AARs under GST hobbled by lack of judicial members, state bodies

With almost all orders by the authorities for advance ruling (AARs) under the goods and services tax (GST) going in favour of the Centre and states, the industry is banking on the appellate authority for a favourable ruling. But, the body is yet to be set up by many states.

Also, the lack of judicial members in AARs and appellate authorities has the experts worried. Earlier, under the central excise and service tax law, the AAR was headed by a judicial member who was a retired Supreme Court judge, as against central and state revenue officers now. 

Only 15 states have so far notified appellate authorities for challenging orders of AARs under GST.

“The whole edifice of advance ruling could be challenged as an independent dispute resolution mechanics when we see that members at the helm are tax officers who may not have independent views on the subject matter,” said Rajat Mohan, partner, AMRG and Associates.

“Earlier AAR was a high-level quasi-judicial body headed by retired judge of the Supreme Court of India which has now changed in the GST regime and we might have more revenue favouring decisions in future. This is the reason for fewer applications in the authority,” he added. 

The AARs provide for tax liability in advance, besides providing clarifications on tax provisions. 

“While appellate authorities have been notified in some states, if the decisions of the AAR duly consider business practices and market realities, then industry would not need to take recourse to appeals,” said M S Mani, partner, Deloitte India. 

In fact, petitions have been filed in various high courts over the lack of judicial members. Gujarat High Court accepted the petition and issued notices to the Centre, state and the GST Council over the absence of any judicial member in the AAR, despite the body acting in a judicial capacity with the rulings binding on the applicants.  

Besides, since AARs have state-specific domain, contrasting rulings have started prevailing in different states, creating ambiguity for the industry.

Recently, a ruling by Maharashtra AAR in case of a solar contract held that the contract would qualify as ‘works contract’ and charged a GST of 18 per cent even though it is a solar power generating system which is taxable at 5 per cent. Karnataka AAR, in the same case, has not recommended a GST rate and not ruled it as a ‘works contract’.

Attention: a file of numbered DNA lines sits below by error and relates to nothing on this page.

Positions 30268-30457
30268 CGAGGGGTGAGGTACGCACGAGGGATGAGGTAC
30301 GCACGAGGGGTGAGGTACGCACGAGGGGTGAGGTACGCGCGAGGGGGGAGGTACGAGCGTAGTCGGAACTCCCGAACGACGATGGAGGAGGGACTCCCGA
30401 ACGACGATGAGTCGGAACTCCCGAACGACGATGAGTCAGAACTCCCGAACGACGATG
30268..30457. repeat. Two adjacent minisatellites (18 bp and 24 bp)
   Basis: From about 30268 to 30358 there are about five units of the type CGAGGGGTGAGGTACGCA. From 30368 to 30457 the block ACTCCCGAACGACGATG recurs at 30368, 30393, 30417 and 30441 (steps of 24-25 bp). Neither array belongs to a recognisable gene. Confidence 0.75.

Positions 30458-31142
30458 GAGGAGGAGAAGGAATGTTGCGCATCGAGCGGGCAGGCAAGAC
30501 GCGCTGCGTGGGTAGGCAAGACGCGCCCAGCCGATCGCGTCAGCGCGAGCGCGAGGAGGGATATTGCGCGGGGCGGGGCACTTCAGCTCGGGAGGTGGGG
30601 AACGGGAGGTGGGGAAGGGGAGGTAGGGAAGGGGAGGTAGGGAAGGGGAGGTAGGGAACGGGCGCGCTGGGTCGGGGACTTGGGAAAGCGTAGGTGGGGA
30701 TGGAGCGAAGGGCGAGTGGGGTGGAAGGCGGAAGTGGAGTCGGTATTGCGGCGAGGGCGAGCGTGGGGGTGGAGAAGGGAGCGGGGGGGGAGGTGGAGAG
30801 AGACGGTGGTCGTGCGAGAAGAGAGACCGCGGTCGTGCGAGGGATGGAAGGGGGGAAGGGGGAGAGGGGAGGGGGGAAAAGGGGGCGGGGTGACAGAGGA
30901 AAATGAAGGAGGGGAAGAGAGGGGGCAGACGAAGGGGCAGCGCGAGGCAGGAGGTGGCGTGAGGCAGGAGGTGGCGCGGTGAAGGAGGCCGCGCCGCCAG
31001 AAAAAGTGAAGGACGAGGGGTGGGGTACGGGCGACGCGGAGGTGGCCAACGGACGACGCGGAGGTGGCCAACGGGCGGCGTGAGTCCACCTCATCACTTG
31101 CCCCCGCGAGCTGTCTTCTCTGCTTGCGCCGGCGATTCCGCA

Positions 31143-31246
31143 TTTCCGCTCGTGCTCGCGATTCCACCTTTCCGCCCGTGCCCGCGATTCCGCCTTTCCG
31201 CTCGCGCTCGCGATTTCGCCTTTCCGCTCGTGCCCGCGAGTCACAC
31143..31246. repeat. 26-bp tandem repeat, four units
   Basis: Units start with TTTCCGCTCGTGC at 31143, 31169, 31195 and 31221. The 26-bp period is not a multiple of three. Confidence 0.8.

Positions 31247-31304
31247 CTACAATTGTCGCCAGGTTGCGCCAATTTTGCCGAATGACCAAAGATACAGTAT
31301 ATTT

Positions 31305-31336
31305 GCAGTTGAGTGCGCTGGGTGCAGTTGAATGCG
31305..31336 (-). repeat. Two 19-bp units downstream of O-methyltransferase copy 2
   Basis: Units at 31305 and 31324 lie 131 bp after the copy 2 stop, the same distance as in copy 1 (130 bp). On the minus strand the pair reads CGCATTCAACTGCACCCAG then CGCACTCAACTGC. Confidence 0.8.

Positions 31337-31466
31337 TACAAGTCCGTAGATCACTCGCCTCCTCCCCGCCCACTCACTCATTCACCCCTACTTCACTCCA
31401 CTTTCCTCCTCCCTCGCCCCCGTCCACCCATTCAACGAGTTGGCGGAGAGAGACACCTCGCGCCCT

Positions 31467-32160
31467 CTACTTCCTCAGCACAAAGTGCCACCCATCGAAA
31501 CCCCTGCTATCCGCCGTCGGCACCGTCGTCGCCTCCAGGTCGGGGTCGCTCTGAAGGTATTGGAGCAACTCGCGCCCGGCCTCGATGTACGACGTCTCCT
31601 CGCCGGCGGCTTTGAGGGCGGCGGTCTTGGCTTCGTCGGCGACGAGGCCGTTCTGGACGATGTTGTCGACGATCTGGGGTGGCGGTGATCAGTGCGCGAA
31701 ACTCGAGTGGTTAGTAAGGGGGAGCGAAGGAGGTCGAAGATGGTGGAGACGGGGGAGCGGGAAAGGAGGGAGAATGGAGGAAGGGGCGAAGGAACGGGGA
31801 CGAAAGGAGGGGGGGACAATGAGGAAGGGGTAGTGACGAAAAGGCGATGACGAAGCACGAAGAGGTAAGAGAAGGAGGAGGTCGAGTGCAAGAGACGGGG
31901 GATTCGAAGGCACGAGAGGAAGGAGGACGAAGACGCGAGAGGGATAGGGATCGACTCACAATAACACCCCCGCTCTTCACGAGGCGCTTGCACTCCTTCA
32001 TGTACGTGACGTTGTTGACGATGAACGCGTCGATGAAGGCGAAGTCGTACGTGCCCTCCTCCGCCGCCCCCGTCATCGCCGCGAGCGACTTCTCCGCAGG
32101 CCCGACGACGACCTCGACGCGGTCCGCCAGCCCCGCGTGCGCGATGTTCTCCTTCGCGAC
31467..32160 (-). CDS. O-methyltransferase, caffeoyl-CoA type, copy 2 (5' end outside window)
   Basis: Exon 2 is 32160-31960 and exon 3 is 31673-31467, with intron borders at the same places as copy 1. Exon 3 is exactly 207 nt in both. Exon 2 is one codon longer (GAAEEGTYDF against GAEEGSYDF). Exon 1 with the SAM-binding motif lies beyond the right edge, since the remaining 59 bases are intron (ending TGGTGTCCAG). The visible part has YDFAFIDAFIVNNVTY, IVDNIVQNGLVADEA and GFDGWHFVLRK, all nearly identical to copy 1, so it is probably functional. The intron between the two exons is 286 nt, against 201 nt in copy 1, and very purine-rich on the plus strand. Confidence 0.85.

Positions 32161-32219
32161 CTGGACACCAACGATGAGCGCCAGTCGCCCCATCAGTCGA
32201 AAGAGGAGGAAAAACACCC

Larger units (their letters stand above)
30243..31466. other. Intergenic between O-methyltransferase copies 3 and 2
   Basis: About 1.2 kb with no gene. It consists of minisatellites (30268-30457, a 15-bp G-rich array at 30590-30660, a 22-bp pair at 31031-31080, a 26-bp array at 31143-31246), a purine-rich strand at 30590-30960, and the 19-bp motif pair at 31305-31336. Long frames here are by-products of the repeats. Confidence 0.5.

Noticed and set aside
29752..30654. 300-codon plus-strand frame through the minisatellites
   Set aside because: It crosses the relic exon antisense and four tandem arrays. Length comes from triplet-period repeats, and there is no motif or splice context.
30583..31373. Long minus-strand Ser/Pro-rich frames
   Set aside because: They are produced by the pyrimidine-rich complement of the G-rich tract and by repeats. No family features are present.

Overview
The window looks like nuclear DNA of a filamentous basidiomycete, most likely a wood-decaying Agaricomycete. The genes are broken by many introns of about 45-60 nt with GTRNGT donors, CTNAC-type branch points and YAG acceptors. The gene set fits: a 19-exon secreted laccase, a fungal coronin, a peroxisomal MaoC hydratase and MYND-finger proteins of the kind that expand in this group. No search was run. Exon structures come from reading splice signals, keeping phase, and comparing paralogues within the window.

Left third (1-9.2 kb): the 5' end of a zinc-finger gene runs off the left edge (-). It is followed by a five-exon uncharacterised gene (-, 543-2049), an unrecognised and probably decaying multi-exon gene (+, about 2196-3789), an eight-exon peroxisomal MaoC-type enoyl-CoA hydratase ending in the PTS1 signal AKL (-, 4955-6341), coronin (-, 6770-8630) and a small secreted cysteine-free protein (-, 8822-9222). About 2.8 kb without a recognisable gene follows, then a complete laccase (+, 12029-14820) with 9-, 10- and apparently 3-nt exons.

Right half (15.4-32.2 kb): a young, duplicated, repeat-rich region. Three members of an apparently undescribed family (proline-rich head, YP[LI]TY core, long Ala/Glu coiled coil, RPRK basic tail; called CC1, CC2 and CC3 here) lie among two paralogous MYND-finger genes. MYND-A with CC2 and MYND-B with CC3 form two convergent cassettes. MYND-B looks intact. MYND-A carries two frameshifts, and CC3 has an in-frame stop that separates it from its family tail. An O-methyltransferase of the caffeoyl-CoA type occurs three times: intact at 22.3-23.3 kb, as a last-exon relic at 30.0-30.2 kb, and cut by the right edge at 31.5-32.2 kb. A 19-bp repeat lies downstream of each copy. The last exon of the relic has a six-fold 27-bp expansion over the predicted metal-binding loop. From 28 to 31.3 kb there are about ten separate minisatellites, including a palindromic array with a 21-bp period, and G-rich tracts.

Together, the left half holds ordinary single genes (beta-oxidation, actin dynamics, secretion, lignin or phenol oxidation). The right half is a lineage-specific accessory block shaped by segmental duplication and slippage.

States, including Andhra Pradesh, Bihar, Gujarat, Rajasthan, Maharashtra, and Madhya Pradesh, have issued notifications for setting up of Appellate Authority for Advance Ruling.

The GST law provides for appeal process for AAR rulings through the appellate authority. An appeal needs to be filed with the appellate authority within 30 days of the AAR judgment and the order needs to come within 90 days.

“The flurry of GST advance ruling decisions seen recently indicates that some of the states have started passing orders. However, the process is yet to start in many states, leading to business houses operating only in some states as they are not able to determine their tax positions in advance in other states,” said Mani.

AARs in Kerala and Gujarat have ruled about GST in canteen services, though the issues were somewhat different from each other. Kerala AAR ruled that the GST will be levied on recovery of food expenses from employees for canteen services provided by the employer, increasing the compliance burden of taxpayers under the GST. The issue before Gujarat AAR was whether supply of canteen services by an outside caterer will be considered as outdoor catering and charged at 18 per cent or as canteen services at 5 per cent. The AAR ruled that it will be charged 18 per cent.

“The said ruling would open up a Pandora’s box for industries as well as employees, with increased cost of meals for employees or for businesses; where the cost of meals is borne by businesses and corresponding credit of such input GST being restricted,” said Abhishek Jain, tax partner, EY India, on the Gujarat ruling.

Harpreet Singh, partner, KPMG said the ruling is likely to result in higher meal costs in the hands of employees or for the business (if borne by business) considering that no credit for food and beverages is available.

Another AAR judgment ruled that outlets at the Delhi International Airport are not ‘free from duties’ under the new indirect tax regime, suggesting that GST will be charged for purchases made from the duty-free shops at the international airports. In the earlier indirect tax regime prior to July 1 GST roll-out, the duty-free shops were exempt from the levy of central sales tax and value-added tax as sale from such shops were considered as exports and supplies were deemed to be taking place beyond Customs frontiers.

A few key AAR judgments so far 

  • Gujarat: Supply of canteen services will be considered as outdoor catering and charged at 18% instead of as canteen services at 5%
  • Kerala: GST will be levied on recovery of food expenses from employees for canteen services provided by the employer 
  • Delhi: Duty-free shops at Delhi International airport not exempt from GST
  • West Bengal: Foreign universities services relating to enrolment of students from India taxable under GST 

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